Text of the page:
A draft Patents Bill was released for public consultation nearly 10 years ago in December 2004. It did not restrict or exclude patents for computer-implemented inventions. A new government introduced the Patents Bill to Parliament in July 2008.

The Patents Bill was referred to the parliamentary Commerce Select Committee which then called for submissions. Many of the submitters were from the New Zealand Open Source Society (NZOSS) or their supporters who wanted an exclusion for computer programs. What followed would later be acknowledged in Parliament as a departure from the "formatted process".

Many submissions urged a consistency of approach with other markets. The NZOSS for example suggested that "New Zealand could follow the European lead in patent law".

The committee published a revised Patents Bill in March 2010. The revised bill included new clause 15 (3A) simply reading "a computer program is not a patentable invention".

The view of government officials was that the committee intended this to be interpreted similarly to the interpretation of similar exclusions in the legislation of other countries, in particular the United Kingdom and other European members. This would allow computer programs to be patented if they produce a "technical effect".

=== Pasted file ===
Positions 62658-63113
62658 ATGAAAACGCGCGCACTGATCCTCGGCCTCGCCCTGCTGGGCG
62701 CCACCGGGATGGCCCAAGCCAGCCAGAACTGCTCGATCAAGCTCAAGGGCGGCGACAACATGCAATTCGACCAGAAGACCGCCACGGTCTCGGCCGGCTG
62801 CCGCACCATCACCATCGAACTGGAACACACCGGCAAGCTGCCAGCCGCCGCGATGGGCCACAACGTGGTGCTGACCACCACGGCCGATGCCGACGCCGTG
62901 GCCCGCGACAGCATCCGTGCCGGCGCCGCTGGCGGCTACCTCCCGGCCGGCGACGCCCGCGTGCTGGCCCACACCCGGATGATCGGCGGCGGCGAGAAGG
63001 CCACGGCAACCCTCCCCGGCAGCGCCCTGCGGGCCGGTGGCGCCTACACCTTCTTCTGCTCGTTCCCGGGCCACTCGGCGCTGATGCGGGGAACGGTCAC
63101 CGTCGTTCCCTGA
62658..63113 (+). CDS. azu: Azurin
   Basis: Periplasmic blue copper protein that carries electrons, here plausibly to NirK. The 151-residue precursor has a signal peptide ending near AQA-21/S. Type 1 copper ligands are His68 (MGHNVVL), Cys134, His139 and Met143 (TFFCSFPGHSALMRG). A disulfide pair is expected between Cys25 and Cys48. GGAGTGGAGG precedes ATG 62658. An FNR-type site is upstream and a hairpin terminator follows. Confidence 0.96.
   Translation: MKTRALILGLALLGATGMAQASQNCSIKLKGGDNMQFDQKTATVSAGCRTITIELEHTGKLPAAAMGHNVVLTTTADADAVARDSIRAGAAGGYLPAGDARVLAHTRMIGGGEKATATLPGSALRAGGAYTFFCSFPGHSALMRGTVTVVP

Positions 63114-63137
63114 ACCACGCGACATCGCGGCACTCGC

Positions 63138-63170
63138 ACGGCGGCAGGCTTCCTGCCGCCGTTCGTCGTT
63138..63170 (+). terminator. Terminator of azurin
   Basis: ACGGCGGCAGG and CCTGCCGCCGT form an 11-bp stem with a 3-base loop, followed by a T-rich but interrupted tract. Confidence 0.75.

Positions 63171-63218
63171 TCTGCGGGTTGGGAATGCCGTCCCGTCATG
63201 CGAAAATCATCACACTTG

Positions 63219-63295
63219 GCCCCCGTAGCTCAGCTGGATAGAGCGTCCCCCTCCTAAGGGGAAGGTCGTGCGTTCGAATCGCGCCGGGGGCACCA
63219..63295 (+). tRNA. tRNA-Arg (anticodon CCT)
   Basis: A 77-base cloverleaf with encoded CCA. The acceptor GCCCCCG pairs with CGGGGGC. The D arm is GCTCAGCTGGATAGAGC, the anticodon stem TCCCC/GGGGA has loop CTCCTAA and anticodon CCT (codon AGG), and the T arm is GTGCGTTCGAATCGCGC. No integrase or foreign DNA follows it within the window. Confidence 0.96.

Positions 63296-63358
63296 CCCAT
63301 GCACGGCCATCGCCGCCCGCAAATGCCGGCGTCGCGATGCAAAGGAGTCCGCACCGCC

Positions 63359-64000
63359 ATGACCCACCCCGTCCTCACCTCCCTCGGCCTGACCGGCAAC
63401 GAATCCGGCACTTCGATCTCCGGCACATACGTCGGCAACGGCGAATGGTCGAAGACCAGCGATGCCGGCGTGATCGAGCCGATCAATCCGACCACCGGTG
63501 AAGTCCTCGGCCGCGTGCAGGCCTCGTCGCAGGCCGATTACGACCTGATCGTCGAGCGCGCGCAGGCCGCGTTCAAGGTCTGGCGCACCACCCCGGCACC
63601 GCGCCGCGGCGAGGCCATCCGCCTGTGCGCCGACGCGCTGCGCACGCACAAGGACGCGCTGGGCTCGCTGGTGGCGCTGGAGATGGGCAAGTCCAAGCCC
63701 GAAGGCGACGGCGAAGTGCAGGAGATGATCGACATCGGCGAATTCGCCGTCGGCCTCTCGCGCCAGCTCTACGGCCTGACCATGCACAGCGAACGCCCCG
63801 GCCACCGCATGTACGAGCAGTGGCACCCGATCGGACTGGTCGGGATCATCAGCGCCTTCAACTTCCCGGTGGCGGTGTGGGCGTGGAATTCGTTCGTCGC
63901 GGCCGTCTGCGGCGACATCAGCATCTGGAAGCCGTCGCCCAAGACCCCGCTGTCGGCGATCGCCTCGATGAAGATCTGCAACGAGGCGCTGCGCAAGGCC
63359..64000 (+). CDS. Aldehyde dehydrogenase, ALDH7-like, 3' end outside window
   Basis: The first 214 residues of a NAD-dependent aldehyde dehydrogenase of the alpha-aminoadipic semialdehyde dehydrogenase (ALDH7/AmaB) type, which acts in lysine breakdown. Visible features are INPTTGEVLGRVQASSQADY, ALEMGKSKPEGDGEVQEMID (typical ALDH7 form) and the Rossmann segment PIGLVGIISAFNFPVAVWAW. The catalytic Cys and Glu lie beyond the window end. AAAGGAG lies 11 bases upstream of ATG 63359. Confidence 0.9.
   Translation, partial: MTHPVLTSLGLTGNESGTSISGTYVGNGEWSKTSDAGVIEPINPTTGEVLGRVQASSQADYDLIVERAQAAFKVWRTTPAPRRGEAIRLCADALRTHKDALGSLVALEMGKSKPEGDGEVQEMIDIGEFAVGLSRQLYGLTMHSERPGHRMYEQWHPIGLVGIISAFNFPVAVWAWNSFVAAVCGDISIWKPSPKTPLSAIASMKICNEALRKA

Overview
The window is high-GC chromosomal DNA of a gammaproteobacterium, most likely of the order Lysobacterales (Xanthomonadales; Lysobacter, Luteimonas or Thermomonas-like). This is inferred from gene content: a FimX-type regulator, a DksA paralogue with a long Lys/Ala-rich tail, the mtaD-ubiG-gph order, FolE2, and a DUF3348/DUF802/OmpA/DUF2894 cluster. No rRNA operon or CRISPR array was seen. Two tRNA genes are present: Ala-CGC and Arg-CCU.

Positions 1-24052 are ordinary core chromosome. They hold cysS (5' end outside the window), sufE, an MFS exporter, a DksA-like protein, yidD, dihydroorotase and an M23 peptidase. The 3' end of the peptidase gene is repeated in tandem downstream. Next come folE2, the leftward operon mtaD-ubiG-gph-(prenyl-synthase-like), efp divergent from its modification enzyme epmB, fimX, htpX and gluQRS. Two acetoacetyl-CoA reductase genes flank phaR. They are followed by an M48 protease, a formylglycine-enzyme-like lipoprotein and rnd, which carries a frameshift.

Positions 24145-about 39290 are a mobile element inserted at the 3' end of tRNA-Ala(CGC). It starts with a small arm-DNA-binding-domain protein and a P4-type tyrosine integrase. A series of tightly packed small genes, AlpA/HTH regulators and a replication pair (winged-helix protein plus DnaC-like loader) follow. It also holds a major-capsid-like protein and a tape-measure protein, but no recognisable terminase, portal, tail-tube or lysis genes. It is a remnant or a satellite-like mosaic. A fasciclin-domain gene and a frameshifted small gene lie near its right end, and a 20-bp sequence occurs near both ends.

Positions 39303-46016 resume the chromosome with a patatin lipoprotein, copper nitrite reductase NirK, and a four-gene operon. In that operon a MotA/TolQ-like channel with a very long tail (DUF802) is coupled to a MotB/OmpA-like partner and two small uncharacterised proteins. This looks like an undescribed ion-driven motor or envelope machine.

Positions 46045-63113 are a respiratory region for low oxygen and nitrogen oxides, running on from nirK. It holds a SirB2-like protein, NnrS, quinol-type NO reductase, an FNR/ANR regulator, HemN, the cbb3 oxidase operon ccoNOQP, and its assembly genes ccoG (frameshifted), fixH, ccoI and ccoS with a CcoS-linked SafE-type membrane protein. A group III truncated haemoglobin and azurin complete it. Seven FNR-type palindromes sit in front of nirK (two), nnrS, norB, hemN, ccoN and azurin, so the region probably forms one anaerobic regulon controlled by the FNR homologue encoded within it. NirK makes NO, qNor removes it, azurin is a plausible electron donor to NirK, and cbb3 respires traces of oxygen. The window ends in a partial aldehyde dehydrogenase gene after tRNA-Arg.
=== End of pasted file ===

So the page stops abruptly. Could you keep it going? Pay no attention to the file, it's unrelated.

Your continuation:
There was understandable concern that the wording proposed by the committee did not clearly express the committee's intention. There was also concern that the courts would not interpret the restriction in the manner intended by the committee.

It is no surprise to see the most vocal supporters of the controversial clause acknowledge in Parliament that the new law is better of without it.

The 'as such' restriction

The government introduced supplementary order paper SOP 120 to better align the proposed wording of the exclusion with:
  • the intention of the committee
  • New Zealand's international obligations
  • overseas precedents.

The new clause had a European look about it as it excluded computer programs "as such". There was some concern from some of those submitters who had asked the Commerce Select Committee for an exclusion for computer programs. In order to address these concerns the government introduced supplementary order paper SOP 237. New clause 10A deals with computer programs.